13 February 2013

“A special devotee of Batman”? Not Really

The latest irregularly scheduled Oz and Ends award for Batman research goes to Carol Tilley, professor of library and information science at the University of Illinois, who recently published a paper comparing Dr. Fredric Wertham’s statements about comics in Seduction of the Innocent with his actual research notes.

The university released an unfortunately headlined press release that says:
For example, in “Seduction,” Wertham links “Batman” comic books to the case of a 13-year-old boy on probation and receiving counseling for sexual abuse of another boy: “Like many other homo-erotically inclined children, he was a special devotee of Batman: ‘Sometimes I read them over and over again. … It could be that Batman did something with Robin like I did with the younger boy.’ ”

What Tilley found in Wertham’s notes, however, was that the boy preferred “Superman,” “Crime Does Not Pay” and “war comics” over “Batman,” and that he had previously been sexually assaulted by the other boy – all information that Wertham left out.
That change was crucial because Wertham’s book linked Batman and Robin to homosexuality but didn’t make the same link for the comics that young patient actually preferred.

The press release notes other examples where Wertham’s notes and final text don’t match. For example, he left out a lot of pertinent risk factors in troubled young patients’ lives. When a patient described learning crime techniques from “the movies” as well as comics, Wertham mentioned only the comics.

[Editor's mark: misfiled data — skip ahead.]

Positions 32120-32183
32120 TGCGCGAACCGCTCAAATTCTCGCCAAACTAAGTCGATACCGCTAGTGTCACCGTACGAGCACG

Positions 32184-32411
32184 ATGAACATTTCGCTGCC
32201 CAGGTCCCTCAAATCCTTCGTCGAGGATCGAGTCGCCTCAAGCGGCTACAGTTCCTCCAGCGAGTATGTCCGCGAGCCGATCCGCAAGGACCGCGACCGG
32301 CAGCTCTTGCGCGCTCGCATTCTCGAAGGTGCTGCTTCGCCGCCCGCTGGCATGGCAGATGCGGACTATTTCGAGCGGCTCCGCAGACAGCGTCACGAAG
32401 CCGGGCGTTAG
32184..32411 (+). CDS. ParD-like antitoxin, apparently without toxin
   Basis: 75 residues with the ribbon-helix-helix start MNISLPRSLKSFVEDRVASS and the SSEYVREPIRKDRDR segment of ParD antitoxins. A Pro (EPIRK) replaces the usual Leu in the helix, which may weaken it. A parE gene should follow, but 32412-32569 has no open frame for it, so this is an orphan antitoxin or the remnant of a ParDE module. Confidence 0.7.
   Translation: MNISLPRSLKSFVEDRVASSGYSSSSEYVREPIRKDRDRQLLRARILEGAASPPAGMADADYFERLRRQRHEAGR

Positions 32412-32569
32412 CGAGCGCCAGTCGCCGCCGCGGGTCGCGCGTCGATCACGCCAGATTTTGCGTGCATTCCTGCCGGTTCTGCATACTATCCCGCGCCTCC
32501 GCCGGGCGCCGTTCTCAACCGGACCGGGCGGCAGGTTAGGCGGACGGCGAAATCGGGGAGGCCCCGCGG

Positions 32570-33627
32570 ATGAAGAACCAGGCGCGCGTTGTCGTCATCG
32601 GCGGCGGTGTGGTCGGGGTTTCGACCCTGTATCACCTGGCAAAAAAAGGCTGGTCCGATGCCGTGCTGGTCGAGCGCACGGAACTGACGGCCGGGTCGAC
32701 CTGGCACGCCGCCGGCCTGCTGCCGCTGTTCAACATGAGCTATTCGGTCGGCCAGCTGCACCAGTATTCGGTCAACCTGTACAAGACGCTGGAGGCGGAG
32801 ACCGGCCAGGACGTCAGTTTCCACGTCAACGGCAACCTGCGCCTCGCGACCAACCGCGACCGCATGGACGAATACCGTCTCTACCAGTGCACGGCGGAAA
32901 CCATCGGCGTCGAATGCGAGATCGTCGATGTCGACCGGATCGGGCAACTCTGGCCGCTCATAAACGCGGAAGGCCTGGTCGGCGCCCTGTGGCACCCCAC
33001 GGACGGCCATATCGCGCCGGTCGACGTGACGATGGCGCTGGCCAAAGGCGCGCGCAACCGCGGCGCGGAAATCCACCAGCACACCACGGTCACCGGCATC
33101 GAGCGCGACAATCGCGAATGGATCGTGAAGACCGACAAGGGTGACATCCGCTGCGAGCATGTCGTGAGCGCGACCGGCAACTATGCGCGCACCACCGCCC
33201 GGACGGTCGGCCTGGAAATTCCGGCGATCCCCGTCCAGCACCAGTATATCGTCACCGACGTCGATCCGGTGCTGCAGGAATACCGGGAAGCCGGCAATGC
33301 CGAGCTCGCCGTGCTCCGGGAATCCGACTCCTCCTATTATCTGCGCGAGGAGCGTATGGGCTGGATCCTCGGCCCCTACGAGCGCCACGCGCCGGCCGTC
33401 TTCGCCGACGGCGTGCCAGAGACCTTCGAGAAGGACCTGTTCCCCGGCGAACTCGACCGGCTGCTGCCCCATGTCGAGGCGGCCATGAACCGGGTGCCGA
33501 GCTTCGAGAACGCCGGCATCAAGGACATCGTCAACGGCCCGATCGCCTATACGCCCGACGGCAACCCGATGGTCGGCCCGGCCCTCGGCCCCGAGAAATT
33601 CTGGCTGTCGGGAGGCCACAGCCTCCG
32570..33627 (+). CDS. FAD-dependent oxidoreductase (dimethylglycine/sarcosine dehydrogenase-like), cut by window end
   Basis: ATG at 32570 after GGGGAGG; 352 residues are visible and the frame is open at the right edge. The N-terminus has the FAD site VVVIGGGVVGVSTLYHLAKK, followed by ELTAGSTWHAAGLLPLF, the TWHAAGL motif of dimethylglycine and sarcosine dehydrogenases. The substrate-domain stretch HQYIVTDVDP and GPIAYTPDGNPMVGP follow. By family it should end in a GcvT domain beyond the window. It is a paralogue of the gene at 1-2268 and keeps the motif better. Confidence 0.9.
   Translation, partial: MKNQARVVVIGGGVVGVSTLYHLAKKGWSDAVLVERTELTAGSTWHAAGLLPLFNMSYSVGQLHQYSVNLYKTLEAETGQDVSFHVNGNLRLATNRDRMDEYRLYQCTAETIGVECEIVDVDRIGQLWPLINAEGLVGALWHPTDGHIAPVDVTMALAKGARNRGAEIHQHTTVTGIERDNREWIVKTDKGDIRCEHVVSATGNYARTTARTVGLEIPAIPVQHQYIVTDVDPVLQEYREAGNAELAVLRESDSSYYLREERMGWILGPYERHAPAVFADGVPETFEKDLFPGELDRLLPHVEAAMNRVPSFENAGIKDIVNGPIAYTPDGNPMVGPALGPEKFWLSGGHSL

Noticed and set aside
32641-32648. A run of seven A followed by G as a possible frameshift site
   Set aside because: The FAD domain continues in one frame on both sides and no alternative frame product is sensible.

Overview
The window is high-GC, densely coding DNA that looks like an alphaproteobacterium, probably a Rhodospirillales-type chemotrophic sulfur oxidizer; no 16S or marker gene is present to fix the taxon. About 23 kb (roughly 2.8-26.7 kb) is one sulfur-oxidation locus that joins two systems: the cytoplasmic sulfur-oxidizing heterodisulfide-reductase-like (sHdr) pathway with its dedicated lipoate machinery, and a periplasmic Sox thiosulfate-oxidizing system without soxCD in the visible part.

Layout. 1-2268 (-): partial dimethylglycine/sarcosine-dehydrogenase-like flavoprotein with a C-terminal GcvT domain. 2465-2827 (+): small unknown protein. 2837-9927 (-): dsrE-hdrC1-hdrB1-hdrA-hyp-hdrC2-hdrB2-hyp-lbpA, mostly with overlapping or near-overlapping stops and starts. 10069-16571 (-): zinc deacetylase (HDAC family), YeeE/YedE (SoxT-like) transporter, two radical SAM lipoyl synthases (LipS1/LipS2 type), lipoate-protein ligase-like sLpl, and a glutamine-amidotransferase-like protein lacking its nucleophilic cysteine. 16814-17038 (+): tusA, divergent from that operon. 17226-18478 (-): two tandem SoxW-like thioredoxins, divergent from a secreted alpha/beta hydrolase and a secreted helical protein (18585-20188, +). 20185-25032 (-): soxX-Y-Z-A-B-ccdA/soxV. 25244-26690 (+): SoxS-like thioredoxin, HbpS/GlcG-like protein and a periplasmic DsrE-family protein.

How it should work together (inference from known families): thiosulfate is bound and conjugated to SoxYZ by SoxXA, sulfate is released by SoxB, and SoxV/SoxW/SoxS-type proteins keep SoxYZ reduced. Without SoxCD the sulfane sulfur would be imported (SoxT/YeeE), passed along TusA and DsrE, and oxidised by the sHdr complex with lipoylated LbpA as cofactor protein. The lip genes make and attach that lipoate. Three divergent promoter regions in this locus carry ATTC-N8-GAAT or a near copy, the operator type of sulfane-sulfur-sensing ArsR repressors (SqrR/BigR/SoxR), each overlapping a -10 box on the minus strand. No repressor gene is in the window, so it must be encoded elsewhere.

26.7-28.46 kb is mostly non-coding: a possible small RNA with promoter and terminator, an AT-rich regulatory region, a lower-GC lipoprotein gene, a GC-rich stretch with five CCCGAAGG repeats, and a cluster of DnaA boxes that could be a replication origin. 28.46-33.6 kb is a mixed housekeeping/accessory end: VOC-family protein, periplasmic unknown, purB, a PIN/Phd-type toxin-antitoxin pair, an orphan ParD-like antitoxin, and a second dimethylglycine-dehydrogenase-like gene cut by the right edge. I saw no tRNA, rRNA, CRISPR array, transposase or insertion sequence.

I’ve previously noted how Wertham retold a news story about a boy who put on a cape and jumped off a cliff without acknowledging that the character the boy was imitating wasn’t Superman but Mighty Mouse, a character created for the movies.

(Thanks to E. J. Barnes for the alert.)


Icon_UK said...

Interesting, though his scientific approach was pretty much worthless already, since he sought out instances of a connection between comics and deviance and focussed on them, rather than analysing a wider range of data to see if a connection presented itself.

I found a copy in a university library many many years ago, and it made odd reading even then.

J. L. Bell said...

Yes, as science Seduction of the Innocent is worthless since Wertham never considered the control group of kids who read comics and never had major psychological or legal trouble (i.e., the vast majority of kids).

But even on its own terms as a collection of case studies, Seduction of the Innocent now appears to be fraudulent.

Sooner or later I'll lay out my own theory about how the effect of Seduction of the Innocent on the Batman comics was distorted by the countercultural left of the mid-1960s.